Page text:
Review: Detective Comics #43

by Nat Brehmer
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Writer(s): Brian Buccellato, Francis Manapaul
Penciller: Fernando Blanco

Detective Comics #43 sees the GCPD dealing with corruption in its ranks, which is not a new plot point in the scope of Batman’s history, but it’s treated realistically enough here to make the plot point count. This is also the most I’ve ever seen the new Batsuit in action and it doesn’t do much to change my thoughts. I don’t like the mechanized suit, but I like what Batman’s wearing underneath it. To me, the most interesting thing about the issue is the way Batman interacts with allies Montoya and Bullock.

I’ve gotten used to the idea of James Gordon being the Batman and this is one of the biggest reasons I was interested in seeing where it goes. He interacts with people in a completely different way than Bruce ever did. His relationships with Montoya and Bullock have been the complete opposite of Bruce’s because these are people he knows inside and out. They also know that he is Batman which adds depth to those relationships in one respect and cheapens it in others. It makes the expositional scenes easier, but it would have been a very interesting dynamic to take the time and explore Gordon trying to hide his identity from his closest allies and how well it would really work out in the long run.

What I like about this issue is that Bullock gets more of the spotlight than anyone else. I have always thought that Bullock is a more interesting character than he’s been given credit for in the past. His issues with corruption in the GCPD make for an interesting plot point. It doesn’t quite go as far as it needs to, but hopefully that continues to develop as the series does.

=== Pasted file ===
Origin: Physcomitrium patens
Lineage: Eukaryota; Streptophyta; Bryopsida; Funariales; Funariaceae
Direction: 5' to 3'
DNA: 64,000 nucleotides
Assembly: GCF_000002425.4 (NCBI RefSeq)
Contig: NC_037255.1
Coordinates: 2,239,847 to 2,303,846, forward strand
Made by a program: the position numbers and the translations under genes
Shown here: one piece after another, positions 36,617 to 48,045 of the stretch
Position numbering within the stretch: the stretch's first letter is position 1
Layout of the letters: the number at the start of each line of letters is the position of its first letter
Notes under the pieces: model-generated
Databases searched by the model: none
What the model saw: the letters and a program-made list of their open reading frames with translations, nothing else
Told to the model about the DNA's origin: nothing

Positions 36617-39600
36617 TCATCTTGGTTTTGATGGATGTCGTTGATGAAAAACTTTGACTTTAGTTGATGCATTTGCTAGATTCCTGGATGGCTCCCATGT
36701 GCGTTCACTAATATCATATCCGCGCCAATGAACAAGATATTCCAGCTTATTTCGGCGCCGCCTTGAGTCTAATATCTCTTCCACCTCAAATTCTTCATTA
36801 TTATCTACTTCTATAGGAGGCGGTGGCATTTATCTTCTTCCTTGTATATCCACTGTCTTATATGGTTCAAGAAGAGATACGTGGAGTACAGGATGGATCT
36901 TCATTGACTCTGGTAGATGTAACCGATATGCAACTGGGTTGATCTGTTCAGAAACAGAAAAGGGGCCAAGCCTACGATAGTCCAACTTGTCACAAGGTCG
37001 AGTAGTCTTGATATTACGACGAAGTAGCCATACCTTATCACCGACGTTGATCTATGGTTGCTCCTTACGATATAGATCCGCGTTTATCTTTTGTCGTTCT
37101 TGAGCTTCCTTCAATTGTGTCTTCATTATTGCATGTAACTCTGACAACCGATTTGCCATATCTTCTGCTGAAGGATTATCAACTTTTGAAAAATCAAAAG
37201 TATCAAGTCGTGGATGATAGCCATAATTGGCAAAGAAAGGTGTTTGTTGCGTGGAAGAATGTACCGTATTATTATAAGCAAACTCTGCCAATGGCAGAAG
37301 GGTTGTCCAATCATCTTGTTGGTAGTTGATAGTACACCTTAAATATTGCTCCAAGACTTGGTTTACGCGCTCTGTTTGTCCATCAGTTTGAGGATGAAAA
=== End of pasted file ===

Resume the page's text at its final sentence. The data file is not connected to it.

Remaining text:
The tough thing here is that, despite their interactions, the Batman scenes and the scenes with Bullock and Montoya feel like separate comics. There’s a tonal imbalance to this issue of Detective Comics where it almost feels like it can’t figure out if it wants to be a Batman comic or a Gotham Central comic. There are procedural, noir-esque elements to the comic that are great, but also feel contradicted by the Batman and his place within the book. This might be the biggest issue with the new Batman is that he almost feels like he doesn’t belong in the world of Gotham.

The ending didn’t gel with me much either. I would like to hope that the new Batman’s interactions with villains won’t simply feature a man in a robotic suit fighting a bigger robotic suit.

Nonetheless, there’s strong character work in Detective Comics #43 and the developing plot points make the series worth reading as it continues.


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